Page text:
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Linsa Finance settles for $350k

A third-tier finance provider has settled with the Commerce Commission with high-court proceedings being discontinued as a result.
Posted on 12 September, 2019
Linsa Finance settles for $350k

The Commerce Commission has signed a settlement agreement a finance company has discontinued high-court proceedings.

Linsa Finance has agreed to return $350,000 to about 900 current and ex-borrowers for failing to disclose what the regulator believes is key information required under the Credit Contracts and Consumer Finance Act (CCCFA).

The company has offices in Manurewa, South Auckland, and Tauranga offering secured and unsecured personal loans of up to about $4,000.

It accepts that between June 6, 2015, and March 29, 2016, 1,721 of its loan contracts failed to include:

- Accurate statements of borrowers’ cancellation rights.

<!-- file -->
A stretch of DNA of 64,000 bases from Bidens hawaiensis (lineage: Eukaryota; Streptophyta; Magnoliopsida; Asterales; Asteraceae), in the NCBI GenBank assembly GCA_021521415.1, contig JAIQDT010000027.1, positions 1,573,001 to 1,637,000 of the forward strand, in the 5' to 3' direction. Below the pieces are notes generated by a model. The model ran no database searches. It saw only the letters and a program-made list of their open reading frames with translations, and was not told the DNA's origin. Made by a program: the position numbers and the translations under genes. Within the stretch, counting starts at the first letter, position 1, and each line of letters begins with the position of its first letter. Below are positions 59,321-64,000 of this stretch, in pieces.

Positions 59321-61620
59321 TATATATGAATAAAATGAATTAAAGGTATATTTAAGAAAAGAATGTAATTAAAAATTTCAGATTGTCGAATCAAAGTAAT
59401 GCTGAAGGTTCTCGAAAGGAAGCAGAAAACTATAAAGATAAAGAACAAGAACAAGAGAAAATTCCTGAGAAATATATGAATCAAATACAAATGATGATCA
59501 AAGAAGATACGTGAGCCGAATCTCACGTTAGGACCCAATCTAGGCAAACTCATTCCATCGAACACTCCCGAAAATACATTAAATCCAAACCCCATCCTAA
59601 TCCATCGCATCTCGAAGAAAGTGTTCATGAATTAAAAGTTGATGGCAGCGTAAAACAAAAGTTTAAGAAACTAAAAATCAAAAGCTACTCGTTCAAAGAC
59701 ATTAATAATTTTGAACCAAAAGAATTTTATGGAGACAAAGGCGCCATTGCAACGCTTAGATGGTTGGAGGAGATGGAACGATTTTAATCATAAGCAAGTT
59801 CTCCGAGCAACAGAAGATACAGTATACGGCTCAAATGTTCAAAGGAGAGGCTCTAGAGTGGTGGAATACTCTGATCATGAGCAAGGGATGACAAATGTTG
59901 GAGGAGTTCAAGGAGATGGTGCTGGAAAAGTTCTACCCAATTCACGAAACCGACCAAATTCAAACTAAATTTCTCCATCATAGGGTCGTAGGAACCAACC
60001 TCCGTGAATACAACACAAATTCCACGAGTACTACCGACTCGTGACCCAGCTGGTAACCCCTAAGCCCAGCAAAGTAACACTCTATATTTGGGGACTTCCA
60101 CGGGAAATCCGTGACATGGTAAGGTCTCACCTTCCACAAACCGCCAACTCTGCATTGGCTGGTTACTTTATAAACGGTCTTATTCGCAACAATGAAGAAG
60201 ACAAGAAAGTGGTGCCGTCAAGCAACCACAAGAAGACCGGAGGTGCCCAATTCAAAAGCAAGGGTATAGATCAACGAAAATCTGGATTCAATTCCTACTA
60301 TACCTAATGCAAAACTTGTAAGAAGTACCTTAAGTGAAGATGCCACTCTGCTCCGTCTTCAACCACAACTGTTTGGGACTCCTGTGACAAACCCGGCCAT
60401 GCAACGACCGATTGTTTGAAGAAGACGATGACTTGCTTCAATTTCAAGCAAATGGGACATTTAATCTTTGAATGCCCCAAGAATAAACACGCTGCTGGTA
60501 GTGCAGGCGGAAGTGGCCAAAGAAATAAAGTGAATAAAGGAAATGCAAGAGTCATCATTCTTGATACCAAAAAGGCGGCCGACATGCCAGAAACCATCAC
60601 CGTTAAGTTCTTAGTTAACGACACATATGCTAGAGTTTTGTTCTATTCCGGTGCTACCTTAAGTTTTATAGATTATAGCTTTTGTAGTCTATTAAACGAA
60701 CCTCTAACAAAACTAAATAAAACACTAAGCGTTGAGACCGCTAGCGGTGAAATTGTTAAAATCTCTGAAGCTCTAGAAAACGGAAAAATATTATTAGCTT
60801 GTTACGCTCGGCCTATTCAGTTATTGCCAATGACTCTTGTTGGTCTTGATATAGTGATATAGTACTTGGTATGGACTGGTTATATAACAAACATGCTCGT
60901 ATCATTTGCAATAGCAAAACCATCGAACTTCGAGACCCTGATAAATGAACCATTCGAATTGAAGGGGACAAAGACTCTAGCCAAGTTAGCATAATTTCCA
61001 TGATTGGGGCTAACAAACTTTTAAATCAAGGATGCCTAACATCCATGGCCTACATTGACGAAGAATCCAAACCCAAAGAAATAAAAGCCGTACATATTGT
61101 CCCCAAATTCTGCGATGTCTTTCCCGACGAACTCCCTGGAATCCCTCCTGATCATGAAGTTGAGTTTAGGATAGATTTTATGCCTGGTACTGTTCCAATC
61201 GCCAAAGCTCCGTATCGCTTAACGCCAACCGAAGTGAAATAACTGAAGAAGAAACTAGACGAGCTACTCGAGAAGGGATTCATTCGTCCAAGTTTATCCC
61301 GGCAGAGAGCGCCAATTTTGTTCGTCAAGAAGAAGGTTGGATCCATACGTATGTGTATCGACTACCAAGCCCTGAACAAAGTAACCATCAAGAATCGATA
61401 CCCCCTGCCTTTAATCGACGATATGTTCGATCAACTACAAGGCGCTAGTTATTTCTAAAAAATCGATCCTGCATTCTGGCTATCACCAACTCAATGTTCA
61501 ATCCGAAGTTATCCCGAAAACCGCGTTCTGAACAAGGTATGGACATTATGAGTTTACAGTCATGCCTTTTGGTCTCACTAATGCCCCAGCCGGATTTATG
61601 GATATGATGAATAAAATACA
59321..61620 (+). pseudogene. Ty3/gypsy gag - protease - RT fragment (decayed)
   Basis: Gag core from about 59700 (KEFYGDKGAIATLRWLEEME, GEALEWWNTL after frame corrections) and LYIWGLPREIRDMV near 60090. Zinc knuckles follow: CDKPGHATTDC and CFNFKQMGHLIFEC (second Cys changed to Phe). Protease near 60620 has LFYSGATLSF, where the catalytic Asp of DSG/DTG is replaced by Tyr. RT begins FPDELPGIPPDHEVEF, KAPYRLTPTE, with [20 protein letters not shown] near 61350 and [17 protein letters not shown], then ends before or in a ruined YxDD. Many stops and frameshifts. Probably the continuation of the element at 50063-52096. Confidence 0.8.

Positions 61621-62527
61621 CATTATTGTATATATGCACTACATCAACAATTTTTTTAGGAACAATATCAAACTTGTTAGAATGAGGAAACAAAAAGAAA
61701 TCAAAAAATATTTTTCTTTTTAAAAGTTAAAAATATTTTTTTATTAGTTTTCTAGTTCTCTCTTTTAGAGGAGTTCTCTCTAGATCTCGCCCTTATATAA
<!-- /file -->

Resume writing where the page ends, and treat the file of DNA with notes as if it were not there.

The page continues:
- Any statement of consumers’ rights to apply for relief on grounds of unforeseen hardship and how to do so.

- The frequency with which continuing disclosure statements would be made.

- The name and contact details of Linsa’s dispute resolution scheme.

- Linsa’s registration details on the Financial Services Providers Register.

The commission became aware of these omissions when it undertook a review of third-tier lenders’ contracts in early 2016.

“Consumer credit law requires lenders to provide borrowers with important information that helps them to understand their rights and obligations under their loan,” says commission chairwoman Anna Rawlings, pictured. 

“The information includes what to do if they experience difficulty in meeting their repayment obligations or end up in a dispute with the lender. Linsa failed to provide some of this information to its borrowers. After learning of the commission’s concerns, Linsa corrected its disclosure and provided corrective disclosure to affected borrowers. It has also agreed to make payments to affected borrowers.

“The commission has resolved a number of cases involving similar breaches of these important consumer credit protections. All lenders need to take proper steps to ensure that they are meeting the disclosure obligations which are very clearly described in the CCCFA.”